From the ten annotated WSIs, we extracted patches of physical size into pixels, corresponding to a down-sampling factor of . We followed a similar procedure as described in Sec. 2.1. The only difference is that the background subtraction is done at the patch-level, with a patch being considered background if at least 80% of its pixels are considered background. We obtained a total of 24,406 patches, with 13,280 being labeled normal, 903 benign, 354 in situ, and 9,869 invasive. Due to the very limited amount of data in the benign and the carcinoma in situ classes, we refrained from splitting training and validation data according to the individual WSIs and performed a random splitting, as done for part A of the challenge, and refrained from performing a cross-validation. Again, our motivation was to expose the maximum variability to the network during training.
We employed a similar strategy for data augmentation as described in Sec. 2.2: The main difference is that missing pixels are replaced by the actual pixels from the larger image, except on the borders of the WSI where they are replaced by their nearest neighbors. Finally, in order to achieve robustness with respect to color perturbations introduced by varying staining conditions for example, we employed the color augmentation procedure suggested by . All other augmentation parameters are kept as in Sec. 2.2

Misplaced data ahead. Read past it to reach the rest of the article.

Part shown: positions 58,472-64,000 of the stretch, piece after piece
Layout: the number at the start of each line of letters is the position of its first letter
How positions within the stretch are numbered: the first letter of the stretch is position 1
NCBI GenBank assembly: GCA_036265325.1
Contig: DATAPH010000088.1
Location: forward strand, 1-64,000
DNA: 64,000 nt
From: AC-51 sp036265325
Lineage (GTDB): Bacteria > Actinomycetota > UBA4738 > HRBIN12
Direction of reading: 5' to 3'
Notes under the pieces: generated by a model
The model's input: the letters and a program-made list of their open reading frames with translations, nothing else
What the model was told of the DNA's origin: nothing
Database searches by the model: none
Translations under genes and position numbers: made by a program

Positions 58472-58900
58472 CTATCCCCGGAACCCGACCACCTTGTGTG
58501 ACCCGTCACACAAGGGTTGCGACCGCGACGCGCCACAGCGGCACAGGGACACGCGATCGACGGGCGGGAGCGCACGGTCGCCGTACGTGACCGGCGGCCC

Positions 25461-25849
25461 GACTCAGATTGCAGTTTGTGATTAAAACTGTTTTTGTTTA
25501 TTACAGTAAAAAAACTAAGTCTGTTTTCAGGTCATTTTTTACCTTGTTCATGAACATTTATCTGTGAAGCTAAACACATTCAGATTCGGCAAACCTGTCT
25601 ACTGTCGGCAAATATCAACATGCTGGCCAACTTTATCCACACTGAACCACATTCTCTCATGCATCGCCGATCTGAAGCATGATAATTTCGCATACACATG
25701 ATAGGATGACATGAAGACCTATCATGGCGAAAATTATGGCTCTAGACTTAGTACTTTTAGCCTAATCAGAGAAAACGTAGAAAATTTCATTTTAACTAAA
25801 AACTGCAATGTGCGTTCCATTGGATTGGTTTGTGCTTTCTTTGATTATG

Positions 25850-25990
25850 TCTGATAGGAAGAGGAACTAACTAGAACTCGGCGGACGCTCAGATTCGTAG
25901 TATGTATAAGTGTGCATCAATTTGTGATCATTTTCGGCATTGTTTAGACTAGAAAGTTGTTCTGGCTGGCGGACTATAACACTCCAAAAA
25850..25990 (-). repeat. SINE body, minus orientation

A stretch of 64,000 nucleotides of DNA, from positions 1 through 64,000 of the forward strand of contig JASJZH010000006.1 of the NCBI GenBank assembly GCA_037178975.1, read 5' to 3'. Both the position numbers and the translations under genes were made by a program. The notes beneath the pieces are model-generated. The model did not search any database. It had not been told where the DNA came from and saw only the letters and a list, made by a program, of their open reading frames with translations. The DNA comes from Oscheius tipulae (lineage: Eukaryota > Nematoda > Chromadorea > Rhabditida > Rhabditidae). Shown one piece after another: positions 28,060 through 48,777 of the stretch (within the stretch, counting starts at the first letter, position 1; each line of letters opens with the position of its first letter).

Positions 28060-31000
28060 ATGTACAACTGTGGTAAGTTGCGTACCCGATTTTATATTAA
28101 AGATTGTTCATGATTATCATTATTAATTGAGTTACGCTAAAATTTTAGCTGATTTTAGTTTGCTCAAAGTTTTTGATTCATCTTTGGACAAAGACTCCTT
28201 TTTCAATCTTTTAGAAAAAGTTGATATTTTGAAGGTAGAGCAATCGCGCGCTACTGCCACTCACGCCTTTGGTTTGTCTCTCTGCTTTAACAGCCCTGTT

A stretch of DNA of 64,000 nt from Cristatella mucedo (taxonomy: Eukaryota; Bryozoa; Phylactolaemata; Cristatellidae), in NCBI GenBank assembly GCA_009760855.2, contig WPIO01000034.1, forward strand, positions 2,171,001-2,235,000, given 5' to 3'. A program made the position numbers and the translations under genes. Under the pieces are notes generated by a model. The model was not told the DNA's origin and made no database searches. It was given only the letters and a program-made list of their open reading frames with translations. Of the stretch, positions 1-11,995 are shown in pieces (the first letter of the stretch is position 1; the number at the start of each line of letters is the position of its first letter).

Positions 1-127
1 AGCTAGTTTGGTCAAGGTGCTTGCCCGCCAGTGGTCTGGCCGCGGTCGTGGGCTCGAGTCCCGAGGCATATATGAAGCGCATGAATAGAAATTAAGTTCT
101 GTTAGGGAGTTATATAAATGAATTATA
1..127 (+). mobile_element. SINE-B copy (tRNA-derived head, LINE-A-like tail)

2.3.2 Additional Data
To further reduce data shortage, we added additional data by partially annotating 16 of the 20 originally non-annotated WSIs. This was done with the help of a trained pathologist. In particular, we aimed at reducing the problem of imbalanced classes and specifically annotated regions containing benign malformations and carcinoma in situ.
After performing the data extraction again as described above, we extracted a total of 41,506 image patches, with 25,230 normal, 1,723 benign, 1,759 in situ and 12,794 invasive tissue regions.
2.3.3 Network Architecture and Training
We used the same DenseNet-161 architecture as in part A, as described in Sec. 2.2.2. For transfer learning, we first trained only the fully connected layers for 6 epochs with a learning rate of in order to avoid over-fitting. Next, we trained the whole network for 60 epochs with a learning rate of and 40 epochs with a learning rate of . In order to compensate for the highly imbalanced classes, we employed log-balanced class weights, i.e. the weight for class is defined as , where denotes the number of all training patches and the number of training patches belonging to class .